By Charlie Ban.
With counties staring down eventual replacement of their election management systems, some in California and Texas are leading the charge for an alternative that could save counties a lot of money and change an industry.
Open-source voting would use software designed by counties, which could run on inexpensive computer terminals to design, print and count paper ballots. All of which purportedly increases transparency and security, Most of the savings would come from eliminating the software license fees charged for management system vendors’ proprietary programs.
Twelve years after the Help America Vote Act (HAVA) mandated new voting technology, the machines and software are reaching the end of their usable lives in counties nationwide, and voting officials are feeling pressure.
Travis County, Texas’ machines have generally been reliably operational — though a few have begun freezing — but County Clerk Dana DeBeauvoir said she is worried they won’t remain in working order for long. HAVA’s $3.5 billion that helped fund the new election management systems will likely not be replenished to help replace them.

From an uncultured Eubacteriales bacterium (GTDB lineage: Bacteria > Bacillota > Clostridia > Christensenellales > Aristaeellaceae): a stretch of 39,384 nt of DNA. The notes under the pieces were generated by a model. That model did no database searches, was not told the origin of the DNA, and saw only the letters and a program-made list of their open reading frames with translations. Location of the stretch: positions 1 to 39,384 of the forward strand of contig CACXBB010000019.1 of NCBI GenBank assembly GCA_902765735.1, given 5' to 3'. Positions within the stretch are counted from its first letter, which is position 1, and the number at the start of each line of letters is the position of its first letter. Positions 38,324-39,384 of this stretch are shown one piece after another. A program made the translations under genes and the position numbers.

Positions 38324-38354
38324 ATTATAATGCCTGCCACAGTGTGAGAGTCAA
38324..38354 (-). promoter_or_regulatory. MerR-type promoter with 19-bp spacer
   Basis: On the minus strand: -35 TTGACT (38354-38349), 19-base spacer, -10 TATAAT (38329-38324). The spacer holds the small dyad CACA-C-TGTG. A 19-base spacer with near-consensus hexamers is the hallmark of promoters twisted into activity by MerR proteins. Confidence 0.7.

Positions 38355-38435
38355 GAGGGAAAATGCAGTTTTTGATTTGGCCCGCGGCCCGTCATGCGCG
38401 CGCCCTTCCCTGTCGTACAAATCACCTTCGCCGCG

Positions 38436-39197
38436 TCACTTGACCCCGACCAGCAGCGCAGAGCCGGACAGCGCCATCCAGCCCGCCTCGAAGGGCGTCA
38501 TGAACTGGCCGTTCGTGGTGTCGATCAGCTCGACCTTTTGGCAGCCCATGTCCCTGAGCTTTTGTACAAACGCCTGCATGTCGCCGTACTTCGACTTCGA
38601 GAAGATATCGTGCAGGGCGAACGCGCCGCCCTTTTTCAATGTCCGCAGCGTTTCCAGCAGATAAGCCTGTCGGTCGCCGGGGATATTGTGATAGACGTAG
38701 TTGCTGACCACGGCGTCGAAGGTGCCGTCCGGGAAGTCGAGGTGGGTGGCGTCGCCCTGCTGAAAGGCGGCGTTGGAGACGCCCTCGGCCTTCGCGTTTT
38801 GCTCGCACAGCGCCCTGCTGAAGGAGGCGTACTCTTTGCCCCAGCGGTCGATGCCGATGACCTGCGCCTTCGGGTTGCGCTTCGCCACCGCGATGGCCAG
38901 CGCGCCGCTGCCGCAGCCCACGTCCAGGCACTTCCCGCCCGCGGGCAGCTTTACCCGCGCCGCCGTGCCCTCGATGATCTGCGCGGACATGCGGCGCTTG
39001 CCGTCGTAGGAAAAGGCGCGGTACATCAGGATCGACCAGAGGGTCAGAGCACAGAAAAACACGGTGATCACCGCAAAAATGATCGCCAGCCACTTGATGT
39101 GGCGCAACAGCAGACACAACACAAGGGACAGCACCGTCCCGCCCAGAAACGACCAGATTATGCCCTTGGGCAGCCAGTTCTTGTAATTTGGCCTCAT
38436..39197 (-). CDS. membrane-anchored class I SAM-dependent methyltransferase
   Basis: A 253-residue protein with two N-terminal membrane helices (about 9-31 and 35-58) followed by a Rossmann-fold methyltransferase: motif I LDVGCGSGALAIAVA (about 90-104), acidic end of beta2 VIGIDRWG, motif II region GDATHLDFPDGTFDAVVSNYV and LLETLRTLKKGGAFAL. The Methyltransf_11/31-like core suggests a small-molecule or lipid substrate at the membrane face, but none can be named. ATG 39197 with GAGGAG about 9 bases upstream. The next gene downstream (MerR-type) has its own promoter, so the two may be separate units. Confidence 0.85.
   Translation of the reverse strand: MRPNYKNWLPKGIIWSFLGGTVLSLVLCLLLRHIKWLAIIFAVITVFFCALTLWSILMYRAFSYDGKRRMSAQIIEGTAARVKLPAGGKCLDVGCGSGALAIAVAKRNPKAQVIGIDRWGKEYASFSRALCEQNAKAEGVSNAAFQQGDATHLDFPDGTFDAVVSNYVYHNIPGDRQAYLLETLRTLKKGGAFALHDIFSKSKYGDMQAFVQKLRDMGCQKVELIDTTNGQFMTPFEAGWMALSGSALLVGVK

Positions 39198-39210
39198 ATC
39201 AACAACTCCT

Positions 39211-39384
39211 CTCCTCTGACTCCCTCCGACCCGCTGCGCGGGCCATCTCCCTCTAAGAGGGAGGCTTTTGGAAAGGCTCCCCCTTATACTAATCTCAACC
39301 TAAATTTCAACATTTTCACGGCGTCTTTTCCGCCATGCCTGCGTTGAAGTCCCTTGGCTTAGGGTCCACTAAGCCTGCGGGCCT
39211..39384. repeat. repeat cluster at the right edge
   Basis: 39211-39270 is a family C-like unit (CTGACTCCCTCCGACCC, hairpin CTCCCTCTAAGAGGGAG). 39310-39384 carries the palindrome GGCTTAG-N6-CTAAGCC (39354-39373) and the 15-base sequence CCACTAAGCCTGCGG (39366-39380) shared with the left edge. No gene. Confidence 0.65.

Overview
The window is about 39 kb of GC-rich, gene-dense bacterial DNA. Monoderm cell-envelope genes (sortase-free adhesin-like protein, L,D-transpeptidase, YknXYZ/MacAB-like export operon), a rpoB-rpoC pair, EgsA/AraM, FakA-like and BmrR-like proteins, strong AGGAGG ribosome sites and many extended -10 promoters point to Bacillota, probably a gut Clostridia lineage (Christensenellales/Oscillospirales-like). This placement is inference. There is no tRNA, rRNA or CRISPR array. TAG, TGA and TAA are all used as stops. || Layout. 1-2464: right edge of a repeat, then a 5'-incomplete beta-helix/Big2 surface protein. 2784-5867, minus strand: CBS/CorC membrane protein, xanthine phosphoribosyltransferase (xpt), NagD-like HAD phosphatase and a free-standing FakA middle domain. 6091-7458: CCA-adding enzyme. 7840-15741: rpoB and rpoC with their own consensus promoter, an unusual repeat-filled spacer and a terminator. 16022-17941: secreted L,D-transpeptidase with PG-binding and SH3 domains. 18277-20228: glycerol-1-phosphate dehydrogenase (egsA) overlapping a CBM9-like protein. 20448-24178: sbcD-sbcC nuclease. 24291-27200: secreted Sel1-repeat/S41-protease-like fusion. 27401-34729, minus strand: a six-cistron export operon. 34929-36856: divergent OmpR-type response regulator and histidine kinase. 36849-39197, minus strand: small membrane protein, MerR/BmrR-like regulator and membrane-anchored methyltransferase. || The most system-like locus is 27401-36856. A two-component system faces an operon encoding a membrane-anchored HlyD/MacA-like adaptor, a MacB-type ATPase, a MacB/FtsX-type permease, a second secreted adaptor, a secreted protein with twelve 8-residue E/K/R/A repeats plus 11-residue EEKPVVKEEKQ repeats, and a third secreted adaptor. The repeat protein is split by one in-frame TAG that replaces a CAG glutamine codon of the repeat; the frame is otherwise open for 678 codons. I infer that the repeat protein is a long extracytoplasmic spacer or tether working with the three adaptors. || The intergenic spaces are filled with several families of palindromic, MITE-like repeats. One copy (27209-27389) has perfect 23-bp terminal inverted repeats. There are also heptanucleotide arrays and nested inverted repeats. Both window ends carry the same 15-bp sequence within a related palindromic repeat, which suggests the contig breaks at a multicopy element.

“It’s the same urgency we all feel in counties everywhere,” she said. “We all bought new voting systems at the same time and now we’re all watching them approach their ends-of-life at the same time. Counties just don’t have multi-millions to pay for new voting systems.”
Inyo County, Calif., with fewer than 19,000 residents, doesn’t have the money. Kammi Foote, the county’s clerk-recorder and registrar of voters, serves as the president of the California Association of Voting Officials and National Association of Voting Officials, which advocate for the use of open source-voting systems in public elections. Inyo is partnering with several other small California counties to release a request for proposals to build an open-source system for their use.
“The voting machine vendors were helpful when every voting district in the country needed to buy new machines in a hurry, but election officials don’t like to be rushed,” she said. “We need options so that doesn’t happen again.”
The key to open-source voting systems’ savings is that the software could be run on any computer, and Foote estimates that the $4,000 to $5,000 price tag for Inyo’s voting machines, with the voting system license and terminal, could be cut to a $200 to $300 cost for a tablet computer. Likewise, DeBeauvoir compared wholesale replacement of Travis County’s election management systems — cost $14 million — to an estimated $8 million to put an open-source system in place. Of that $8 million, $5 million would go toward software development, and $3 million would pay for computers and tablets.
“It’s the most cost effective and sustainable solution,” Foote said. “This could affect every voting jurisdiction in the United States, and many are little tiny counties like mine. They need to have a solution they can actually afford.”